Andrew Troelsen, "COM and .NET Interoperability"

Posted By: Alexpal

Andrew Troelsen, "COM and .NET Interoperability"
Apress | ISBN 1590590112 | 2002 Year | PDF | 5,46 Mb | 769 Pages

Aimed at the more experienced developer who needs to get the old and the new in Windows to coexist, COM and .NET Interoperability gives you all the nitty-gritty detail to get .NET Framework code and the older COM standard to work together effectively. Crammed with technical knowledge and a wide range of programming techniques you most likely won't find anywhere else, this book will fill a worthwhile niche as corporations move older Windows code to .NET.
The in-depth technical detail of the inner workings of both COM and .NET sets it apart. It says a lot about this title that it is only after 300 pages of introductory material on the inner workings of COM and .NET that the text turns to interoperability between the two. First comes a traditional tour of COM components, including all the gnarly details of Iunknown, GUIDs, type libraries, late binding (and Idispatch), and deployment through the registry. A short section looks at using the Active Template Library (ATL) and its wizards to simplify "traditional" COM components.

The author also examines how to build and deploy equivalent components in .NET, along with some more advanced material on reflection, generating on-the-fly code, and assembly information. Material on emulating late-binding in .NET is also a standout here, as this technique is not obvious under the new Windows.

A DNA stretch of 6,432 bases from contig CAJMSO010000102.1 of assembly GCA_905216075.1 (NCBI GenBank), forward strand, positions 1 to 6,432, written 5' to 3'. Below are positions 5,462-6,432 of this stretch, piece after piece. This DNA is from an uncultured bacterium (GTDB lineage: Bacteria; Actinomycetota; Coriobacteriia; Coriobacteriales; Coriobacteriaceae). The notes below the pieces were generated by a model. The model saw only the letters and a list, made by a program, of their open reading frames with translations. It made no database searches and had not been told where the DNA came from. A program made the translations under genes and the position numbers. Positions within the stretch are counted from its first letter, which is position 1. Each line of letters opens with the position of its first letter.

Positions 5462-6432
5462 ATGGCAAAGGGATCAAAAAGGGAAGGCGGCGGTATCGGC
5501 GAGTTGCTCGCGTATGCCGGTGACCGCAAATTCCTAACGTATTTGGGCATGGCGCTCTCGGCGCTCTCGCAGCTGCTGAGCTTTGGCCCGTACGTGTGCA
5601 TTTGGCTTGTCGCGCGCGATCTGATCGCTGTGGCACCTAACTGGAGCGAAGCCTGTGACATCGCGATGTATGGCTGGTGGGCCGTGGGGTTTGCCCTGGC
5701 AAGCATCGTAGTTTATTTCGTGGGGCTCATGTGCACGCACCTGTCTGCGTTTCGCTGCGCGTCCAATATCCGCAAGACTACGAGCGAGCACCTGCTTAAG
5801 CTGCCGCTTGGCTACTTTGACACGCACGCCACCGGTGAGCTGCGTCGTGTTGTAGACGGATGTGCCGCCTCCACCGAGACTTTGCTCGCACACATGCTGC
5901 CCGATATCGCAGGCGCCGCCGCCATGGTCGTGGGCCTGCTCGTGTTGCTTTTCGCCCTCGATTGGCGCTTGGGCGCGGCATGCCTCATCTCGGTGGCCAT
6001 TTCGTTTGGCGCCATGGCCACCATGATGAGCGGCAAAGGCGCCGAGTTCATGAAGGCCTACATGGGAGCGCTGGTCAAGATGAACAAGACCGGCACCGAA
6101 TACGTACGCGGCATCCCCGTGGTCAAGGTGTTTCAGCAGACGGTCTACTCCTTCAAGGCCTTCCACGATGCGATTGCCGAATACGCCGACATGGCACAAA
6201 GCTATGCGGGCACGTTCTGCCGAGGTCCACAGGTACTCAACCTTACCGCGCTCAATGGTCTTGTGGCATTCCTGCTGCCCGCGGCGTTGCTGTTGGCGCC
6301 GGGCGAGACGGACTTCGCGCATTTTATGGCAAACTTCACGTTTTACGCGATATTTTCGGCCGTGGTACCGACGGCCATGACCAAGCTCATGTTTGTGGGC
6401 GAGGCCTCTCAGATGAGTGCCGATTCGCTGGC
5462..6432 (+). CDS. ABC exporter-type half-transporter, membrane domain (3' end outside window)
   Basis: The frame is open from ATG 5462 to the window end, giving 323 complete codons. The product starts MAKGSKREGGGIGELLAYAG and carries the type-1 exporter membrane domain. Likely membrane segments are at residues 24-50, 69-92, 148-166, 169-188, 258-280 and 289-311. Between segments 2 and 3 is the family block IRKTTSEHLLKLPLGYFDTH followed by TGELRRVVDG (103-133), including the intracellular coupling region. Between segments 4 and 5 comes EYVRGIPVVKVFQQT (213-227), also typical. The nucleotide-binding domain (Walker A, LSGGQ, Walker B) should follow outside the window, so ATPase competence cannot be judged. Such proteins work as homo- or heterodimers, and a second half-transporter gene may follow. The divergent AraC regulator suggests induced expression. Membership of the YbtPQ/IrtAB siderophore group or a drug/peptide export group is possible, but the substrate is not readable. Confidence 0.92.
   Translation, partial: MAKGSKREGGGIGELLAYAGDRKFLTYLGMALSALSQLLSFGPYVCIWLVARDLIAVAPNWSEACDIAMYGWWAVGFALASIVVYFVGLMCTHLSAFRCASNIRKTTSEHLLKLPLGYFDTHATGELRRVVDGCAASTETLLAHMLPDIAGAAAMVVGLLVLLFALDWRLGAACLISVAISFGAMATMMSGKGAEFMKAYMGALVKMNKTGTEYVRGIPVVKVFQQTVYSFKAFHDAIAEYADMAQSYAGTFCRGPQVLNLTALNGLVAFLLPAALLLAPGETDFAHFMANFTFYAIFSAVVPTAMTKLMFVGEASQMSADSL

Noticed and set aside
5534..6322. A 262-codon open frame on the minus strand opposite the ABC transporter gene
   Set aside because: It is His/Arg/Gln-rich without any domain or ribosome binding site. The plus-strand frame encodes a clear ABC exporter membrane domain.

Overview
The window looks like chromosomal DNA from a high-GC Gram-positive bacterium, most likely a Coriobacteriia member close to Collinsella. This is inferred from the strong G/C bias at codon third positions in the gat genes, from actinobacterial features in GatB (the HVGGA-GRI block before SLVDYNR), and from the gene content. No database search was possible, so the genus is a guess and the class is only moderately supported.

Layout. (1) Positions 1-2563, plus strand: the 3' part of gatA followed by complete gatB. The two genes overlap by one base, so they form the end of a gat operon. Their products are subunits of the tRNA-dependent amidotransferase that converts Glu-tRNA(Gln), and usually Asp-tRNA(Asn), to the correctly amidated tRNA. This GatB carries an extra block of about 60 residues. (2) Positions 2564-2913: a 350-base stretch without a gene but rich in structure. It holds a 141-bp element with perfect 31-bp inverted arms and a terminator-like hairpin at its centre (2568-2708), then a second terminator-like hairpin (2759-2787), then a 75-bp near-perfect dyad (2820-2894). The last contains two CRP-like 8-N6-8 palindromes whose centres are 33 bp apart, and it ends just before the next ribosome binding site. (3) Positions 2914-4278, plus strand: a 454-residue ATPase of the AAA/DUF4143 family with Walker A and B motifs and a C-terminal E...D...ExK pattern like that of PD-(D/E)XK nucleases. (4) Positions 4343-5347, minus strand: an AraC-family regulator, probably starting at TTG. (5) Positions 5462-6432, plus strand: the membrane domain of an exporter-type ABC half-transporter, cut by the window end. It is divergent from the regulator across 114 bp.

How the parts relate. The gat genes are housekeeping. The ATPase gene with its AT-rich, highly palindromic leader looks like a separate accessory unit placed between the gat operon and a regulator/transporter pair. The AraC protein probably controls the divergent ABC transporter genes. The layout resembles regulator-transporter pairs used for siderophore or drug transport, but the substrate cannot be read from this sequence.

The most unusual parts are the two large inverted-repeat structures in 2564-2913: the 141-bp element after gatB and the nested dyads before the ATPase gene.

At the heart of this book are six chapters showing how to get .NET to call COM code and vice versa, organized into beginning, intermediate, and advanced techniques for each. Core material here shows how to invoke COM objects within .NET, as well as ActiveX controls, a worthy addition, as this is likely to be a workable strategy for .NET developers for years to come. Advanced techniques range further afield. When it comes to calling .NET code from older COM code, apart from the basics of invoking .NET from within "traditional" C++ and Visual Basic, the author also shows how to "consume" new .NET classes like collections within COM.

Final sections turn toward other COM+ services, with a full tour of transactions and just-in-time activation (JITA) for building more scalable Windows components. (Here, besides "classic" COM+ components in C++, the author shows how to do it in .NET.) The book rounds out with examples of "fully serviced" Windows components in .NET, including a solid example using a Web service.

While COM is destined to wither away, for the next few years there will be ample opportunity for advanced programmers to leverage an in-depth knowledge of COM and .NET. This book's authoritative treatment of most every conceivable permutation of COM and .NET code interaction makes it the definitive resource on the subject. Armed with this title, any advanced C++/C# developer will be able to mix in old code and new code effectively.